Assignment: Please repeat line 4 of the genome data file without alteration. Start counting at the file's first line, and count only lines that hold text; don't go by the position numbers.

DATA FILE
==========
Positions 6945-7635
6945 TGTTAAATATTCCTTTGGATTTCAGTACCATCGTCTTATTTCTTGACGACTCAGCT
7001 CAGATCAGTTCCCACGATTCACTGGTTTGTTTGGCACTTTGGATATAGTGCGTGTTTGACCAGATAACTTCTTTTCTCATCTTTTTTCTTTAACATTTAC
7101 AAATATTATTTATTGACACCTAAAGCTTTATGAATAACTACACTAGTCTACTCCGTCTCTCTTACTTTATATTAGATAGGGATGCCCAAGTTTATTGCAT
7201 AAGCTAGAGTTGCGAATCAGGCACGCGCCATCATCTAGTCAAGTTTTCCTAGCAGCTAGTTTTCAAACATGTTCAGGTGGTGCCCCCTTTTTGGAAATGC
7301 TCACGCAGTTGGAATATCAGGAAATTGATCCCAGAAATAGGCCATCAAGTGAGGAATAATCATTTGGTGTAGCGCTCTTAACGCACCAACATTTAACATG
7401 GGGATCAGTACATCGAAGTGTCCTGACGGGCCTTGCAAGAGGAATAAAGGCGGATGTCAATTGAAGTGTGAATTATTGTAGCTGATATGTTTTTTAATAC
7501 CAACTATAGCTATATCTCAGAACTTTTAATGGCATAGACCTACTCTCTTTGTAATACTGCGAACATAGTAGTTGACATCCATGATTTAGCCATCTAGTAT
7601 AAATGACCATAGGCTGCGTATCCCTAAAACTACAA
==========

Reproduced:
7101 AAATATTATTTATTGACACCTAAAGCTTTATGAATAACTACACTAGTCTACTCCGTCTCTCTTACTTTATATTAGATAGGGATGCCCAAGTTTATTGCAT